You would never guess that Victory Collegiate is located in one of the most diverse and wealthy cities in the world: my school was 90 percent black, 7 percent Hispanic, and had a few Arab and South Asian kids. Most of us qualified for free lunch.

One day, in my AP Biology class, a bullet flew into the classroom, lodging itself in the whiteboard, missing our heads by inches. The teacher was so traumatized that she never returned. But we, the students, were back in the same room two days later.

Demolish the meritocracy myth: No, the specialized high school exam is not a fair admissions screen; it’s discriminatory


And for others, paid school consultants, tutors and prep courses, some starting as early as kindergarten, give students with means, or those with parents in the know, a leg up. That includes poor Asian families who spend hundreds of hours and thousands of dollars prepping for the exam.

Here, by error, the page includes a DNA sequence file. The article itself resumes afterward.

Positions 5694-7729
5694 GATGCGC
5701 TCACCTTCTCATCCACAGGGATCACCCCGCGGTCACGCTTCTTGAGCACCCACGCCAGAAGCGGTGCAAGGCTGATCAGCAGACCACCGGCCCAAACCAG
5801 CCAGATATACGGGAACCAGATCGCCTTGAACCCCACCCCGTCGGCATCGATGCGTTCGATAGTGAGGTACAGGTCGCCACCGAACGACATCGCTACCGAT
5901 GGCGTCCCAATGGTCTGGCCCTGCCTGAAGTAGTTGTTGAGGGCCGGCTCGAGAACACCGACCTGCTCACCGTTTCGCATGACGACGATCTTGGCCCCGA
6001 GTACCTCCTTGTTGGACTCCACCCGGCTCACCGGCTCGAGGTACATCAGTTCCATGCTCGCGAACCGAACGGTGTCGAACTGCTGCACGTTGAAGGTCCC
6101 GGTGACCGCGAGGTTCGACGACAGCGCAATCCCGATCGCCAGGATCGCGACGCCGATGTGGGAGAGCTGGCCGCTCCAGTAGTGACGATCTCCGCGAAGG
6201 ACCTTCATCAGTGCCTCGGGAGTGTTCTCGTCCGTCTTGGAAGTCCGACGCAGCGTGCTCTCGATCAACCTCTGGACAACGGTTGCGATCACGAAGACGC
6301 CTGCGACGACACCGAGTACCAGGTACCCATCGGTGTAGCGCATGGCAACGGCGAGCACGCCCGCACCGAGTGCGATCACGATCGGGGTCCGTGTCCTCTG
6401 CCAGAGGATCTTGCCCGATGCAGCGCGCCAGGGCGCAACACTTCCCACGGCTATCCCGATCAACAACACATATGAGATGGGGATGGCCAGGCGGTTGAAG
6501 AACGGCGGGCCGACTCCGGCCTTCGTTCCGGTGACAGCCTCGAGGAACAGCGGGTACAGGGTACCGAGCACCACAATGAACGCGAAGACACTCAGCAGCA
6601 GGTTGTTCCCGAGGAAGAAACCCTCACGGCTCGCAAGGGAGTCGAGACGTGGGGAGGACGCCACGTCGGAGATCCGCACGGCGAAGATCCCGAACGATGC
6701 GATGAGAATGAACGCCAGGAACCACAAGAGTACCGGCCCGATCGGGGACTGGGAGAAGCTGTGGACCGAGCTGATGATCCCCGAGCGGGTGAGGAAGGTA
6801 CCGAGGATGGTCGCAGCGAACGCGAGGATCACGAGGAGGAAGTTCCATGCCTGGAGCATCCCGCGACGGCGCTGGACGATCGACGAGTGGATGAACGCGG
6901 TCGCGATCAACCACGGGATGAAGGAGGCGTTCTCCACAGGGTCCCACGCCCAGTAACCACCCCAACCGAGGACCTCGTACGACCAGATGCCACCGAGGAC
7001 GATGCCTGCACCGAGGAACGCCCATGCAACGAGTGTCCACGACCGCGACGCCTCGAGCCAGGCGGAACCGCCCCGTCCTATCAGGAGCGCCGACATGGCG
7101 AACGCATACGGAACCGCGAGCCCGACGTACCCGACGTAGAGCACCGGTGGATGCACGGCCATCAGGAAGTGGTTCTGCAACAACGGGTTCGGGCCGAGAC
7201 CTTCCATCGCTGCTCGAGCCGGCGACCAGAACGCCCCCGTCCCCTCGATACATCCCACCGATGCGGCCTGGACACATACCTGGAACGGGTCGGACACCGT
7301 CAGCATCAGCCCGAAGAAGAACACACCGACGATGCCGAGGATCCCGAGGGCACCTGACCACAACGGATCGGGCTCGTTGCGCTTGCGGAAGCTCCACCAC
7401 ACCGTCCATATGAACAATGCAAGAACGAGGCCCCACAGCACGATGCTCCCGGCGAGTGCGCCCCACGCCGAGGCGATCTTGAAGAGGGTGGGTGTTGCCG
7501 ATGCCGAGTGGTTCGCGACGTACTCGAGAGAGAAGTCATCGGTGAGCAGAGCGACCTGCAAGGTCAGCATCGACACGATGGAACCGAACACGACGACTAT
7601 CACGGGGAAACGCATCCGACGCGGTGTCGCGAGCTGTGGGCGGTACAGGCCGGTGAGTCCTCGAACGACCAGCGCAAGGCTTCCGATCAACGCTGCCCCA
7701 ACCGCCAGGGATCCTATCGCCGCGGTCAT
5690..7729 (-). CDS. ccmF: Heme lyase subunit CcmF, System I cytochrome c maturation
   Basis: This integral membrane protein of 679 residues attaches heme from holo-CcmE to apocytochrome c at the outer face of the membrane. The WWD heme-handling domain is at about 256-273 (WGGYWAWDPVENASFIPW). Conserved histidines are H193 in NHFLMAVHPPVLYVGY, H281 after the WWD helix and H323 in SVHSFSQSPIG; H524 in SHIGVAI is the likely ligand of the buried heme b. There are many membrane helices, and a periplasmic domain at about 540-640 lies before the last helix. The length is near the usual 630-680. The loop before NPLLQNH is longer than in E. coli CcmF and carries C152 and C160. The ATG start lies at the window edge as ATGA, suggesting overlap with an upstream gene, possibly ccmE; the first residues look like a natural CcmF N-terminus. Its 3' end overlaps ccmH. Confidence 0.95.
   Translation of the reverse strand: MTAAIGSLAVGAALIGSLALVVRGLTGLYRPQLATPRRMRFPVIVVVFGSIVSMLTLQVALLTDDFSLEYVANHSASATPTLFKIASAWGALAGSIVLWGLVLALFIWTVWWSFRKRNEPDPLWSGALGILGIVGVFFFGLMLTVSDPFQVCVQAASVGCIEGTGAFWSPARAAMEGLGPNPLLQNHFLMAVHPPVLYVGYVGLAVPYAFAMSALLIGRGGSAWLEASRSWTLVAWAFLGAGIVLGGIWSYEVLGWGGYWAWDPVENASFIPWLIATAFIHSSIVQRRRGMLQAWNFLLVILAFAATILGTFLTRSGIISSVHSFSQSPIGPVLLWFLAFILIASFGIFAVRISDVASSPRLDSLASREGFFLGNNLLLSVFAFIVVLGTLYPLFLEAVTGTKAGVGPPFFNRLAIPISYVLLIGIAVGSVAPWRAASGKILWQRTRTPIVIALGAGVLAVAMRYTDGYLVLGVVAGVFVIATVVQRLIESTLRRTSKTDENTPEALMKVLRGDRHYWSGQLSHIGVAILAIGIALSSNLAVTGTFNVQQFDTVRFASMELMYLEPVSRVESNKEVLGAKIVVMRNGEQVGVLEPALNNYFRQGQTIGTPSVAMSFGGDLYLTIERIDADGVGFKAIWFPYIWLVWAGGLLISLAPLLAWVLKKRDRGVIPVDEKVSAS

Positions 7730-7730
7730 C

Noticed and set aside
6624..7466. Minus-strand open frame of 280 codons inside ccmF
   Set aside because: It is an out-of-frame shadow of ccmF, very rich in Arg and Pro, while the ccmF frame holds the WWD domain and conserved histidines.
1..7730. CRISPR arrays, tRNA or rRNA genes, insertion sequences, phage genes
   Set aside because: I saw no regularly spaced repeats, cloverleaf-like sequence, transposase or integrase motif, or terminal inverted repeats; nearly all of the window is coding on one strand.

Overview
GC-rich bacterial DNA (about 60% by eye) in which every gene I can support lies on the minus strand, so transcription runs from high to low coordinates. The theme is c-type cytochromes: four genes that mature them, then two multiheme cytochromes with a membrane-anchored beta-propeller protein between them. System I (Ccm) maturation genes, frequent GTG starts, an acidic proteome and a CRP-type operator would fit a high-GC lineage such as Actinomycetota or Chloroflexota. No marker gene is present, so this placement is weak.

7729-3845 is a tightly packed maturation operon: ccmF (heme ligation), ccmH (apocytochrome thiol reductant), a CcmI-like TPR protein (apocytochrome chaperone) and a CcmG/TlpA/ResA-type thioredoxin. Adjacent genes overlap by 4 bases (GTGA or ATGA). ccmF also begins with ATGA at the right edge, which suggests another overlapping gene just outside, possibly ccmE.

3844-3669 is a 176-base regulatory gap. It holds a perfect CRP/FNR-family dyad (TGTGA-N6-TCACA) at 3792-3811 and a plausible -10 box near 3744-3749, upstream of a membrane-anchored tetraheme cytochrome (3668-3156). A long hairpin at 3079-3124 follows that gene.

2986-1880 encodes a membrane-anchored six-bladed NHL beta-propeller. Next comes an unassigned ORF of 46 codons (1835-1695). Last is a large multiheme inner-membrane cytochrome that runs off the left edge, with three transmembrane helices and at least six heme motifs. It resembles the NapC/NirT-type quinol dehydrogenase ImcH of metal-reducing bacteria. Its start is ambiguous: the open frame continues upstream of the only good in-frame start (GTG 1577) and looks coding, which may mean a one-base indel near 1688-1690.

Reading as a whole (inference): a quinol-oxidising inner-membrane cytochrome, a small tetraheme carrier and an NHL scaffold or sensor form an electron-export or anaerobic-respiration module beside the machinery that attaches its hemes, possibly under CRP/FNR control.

The same can be said for gifted and talented admissions, where disparities are equally abysmal. Or SAT and ACT results. There is an entire economy set up around test prep for a reason.

It’s the peer effect, stupid: What makes schools like Stuyvesant great? It’s not test-based admission, but a broader culture of excellence

We’ve conducted more than 70 interviews (and counting) with adult alumni of Stuyvesant High School who graduated between 1946 and 2013 for a book we’re working on called “The Peer Effect.” (We both graduated from Stuyvesant in the 1980s.) Many of the people we’ve interviewed grew up poor, and/or were black, Latino or Asian. Some of the graduates we interviewed from earlier years were from poor or working-class Jewish families. We also interviewed a lot of former students who were brought up in white, middle-class families.

CityViews: Equitable Admission to High Schools Must Start with Middle School

recent actions by the Trump administration strongly suggest that attempts to increase representation of African American and Latinx students at schools with competitive admissions processes could invite investigation from the U.S. Departments of Education and Justice. It is safer just to eliminate competitive processes wherever possible.

https://citylimits.org/2019/01/21/cityviews-equitable-admission-to-high-schools-must-start-with-middle-school/